Archived

This topic is now archived and is closed to further replies.

Quaternion camera movement

This topic is 5064 days old which is more than the 365 day threshold we allow for new replies. Please post a new topic.

Recommended Posts

I'm implementing a quaternion camera, but I've got an anoying problem I can't figure out. I can rotate my camera around with the mouse and it works fine, but when I try to move along the direction of the camera, the Y and X components aren't correct unless I'm looking down the +ve Z-axis. As I turn, the Y component of the direction goes from being correct when looking down +ve Z, to 0 when looking either +ve or -ve X, then to -ve of what it should be when looking down -ve Z. The net result is that if you look forwards and up, you actually move forwards and down. Also, if you look to the side, you move in the -ve sideways direction of what you should. Here's some of the code I'm using:
//------------------------

// Function : Sets the quaternion's values

//

// Parameters : Angle, axis

//

// Returns : -

//------------------------

void CQuaternion::Set(float angle, float x, float y, float z)
{

angle *= (3.141592654f / 180.0f);

// Normalize the axis.

float mag = sqrtf((x * x) + (y * y) + (z * z));
x /= mag;
y /= mag;
z /= mag;

// Calculate the first value

m_fQuat[0] = cosf(angle / 2.0f);

float sinHA = sinf(angle / 2.0f);
m_fQuat[1] = x * sinHA;
m_fQuat[2] = y * sinHA;
m_fQuat[3] = z * sinHA;
}

//------------------------

// Function : Generates a 4x4 matrix from the quaternion

//

// Parameters : Pointer to a 4x4 matrix

//

// Returns : -

//------------------------

void CQuaternion::GetMatrix(float * mat)
{
// Normalise the quaternion

Normalise();

// Get local, easier to read copies of the values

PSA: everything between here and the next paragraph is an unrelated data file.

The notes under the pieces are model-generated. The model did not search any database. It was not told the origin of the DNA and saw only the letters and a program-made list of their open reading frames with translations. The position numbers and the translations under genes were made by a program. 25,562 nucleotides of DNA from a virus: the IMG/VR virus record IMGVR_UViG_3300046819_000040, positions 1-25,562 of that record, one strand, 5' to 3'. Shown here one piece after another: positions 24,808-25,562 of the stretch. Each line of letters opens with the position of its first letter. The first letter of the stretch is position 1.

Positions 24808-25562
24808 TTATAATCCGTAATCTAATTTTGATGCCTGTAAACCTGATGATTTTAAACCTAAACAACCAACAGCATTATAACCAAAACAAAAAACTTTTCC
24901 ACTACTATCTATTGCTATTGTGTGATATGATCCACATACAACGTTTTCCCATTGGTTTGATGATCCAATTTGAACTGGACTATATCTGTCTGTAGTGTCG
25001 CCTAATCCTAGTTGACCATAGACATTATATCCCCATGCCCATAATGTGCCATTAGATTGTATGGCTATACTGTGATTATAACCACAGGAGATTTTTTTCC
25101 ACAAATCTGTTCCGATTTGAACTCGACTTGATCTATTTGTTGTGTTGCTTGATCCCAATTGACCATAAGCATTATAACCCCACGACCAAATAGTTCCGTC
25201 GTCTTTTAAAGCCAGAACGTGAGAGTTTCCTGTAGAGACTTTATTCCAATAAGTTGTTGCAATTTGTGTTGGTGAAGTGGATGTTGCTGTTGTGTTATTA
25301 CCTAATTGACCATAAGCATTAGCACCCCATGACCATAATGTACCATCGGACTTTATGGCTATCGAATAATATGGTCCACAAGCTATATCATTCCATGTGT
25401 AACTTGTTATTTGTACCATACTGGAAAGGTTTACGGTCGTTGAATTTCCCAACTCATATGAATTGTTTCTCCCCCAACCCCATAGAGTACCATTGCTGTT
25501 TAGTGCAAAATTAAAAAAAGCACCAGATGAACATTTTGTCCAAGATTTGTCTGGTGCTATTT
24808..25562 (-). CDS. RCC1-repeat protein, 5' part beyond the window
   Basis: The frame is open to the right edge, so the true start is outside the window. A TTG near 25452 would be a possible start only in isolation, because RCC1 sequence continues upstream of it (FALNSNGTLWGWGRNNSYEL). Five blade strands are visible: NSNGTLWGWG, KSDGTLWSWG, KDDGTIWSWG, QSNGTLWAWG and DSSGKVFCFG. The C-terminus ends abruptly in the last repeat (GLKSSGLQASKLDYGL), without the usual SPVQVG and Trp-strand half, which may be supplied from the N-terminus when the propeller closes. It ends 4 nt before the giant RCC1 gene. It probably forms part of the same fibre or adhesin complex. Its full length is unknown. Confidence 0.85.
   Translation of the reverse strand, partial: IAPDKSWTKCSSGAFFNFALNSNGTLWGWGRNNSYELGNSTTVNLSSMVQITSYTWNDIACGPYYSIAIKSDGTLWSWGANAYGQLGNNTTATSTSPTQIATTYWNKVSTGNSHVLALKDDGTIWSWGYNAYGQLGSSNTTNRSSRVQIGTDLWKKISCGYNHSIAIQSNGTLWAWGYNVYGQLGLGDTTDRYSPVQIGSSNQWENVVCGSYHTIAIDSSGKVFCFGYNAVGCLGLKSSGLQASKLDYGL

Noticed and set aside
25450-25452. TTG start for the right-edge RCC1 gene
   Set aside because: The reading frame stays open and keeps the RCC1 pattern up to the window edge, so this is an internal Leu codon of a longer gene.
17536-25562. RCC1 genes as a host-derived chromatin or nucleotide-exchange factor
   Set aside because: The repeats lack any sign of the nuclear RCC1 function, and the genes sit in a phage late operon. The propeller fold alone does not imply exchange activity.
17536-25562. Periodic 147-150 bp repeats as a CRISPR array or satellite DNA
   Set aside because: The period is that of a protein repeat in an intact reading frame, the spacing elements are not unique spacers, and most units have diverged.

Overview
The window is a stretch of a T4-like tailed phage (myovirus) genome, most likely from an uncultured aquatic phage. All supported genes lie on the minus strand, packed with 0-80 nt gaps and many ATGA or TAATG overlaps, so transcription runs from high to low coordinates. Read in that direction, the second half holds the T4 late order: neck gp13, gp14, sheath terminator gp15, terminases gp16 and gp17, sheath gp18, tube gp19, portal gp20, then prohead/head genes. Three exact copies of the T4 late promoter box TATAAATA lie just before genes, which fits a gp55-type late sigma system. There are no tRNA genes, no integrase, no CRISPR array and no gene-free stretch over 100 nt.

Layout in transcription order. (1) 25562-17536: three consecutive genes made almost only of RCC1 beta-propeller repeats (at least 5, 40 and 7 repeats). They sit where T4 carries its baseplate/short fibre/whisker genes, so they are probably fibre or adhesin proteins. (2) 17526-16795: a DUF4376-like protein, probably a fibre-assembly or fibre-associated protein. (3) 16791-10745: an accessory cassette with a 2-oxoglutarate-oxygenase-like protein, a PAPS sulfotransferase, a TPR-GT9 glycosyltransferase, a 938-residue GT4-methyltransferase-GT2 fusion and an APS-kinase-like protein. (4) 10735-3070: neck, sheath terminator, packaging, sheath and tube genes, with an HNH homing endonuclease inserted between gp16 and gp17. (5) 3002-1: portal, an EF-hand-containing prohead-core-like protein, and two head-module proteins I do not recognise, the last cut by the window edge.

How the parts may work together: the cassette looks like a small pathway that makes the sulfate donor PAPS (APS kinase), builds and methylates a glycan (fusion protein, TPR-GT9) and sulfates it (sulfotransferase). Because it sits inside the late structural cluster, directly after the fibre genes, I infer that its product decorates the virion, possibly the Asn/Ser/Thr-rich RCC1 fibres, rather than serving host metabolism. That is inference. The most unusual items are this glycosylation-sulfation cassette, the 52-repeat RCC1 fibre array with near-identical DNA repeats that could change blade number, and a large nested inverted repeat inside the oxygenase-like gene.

float x = m_fQuat[1];
float y = m_fQuat[2];
float z = m_fQuat[3];
float w = m_fQuat[0];

float xx = x * x;
float yy = y * y;
float zz = z * z;

// Set the matrix

mat[0] = 1.0f - 2.0f * (yy + zz);
mat[4] = 2.0f * ((x * y) + (w * z));
mat[8] = 2.0f * ((x * z) - (w * y));
mat[12] = 0.0f;

mat[1] = 2.0f * ((x * y) - (w * z));
mat[5] = 1.0f - 2.0f * (xx + zz);
mat[9] = 2.0f * ((y * z) + (w * x));
mat[13] = 0.0f;

mat[2] = 2.0f * ((x * z) + (w * y));
mat[6] = 2.0f * ((y * z) - (w * x));
mat[10] = 1.0f - 2.0f * (xx + yy);
mat[14] = 0.0f;

mat[3] = 0.0f;
mat[7] = 0.0f;
mat[11] = 0.0f;
mat[15] = 1.0f;
}

This is how I'm getting my direction for the camera. What I'm doing is multiplying M * V where M is the matrix from the quaternion and V is a vector looking down -ve Z (0, 0, -1). Hence, it simplifies down to -1 * the third column of the matrix.
//------------------------

// Function : Converts a rotation to a direction

//

// Parameters : Rotation quaternion

//

// Returns : Direction vector

//------------------------

SVector DirectionFromRotation(CQuaternion &q)
{
SVector out;
float mat[16];

q.GetMatrix(mat);
out.x = -mat[8];
out.y = -mat[9];
out.z = -mat[10];

return out;
}

EDIT: Source tags --------------------------------------- Let's struggle for our dream of Game! http://andrewporritt.4t.com [edited by - f8k8 on April 10, 2004 9:48:53 AM]

Share on other sites
I got it. It was the DirectionFromRotation function if anyone''s interrested.

I''ve only just learned Quaternions, this is how it should be:

	CQuaternion vecq;	vecq.SetVals(0, 0, 0, -1);	CQuaternion conjq = q;	conjq.Inverse();	vecq.PostMultiply(q);	vecq.PreMultiply(conjq);	return vecq.GetAxis();

---------------------------------------

Let''s struggle for our dream of Game!

http://andrewporritt.4t.com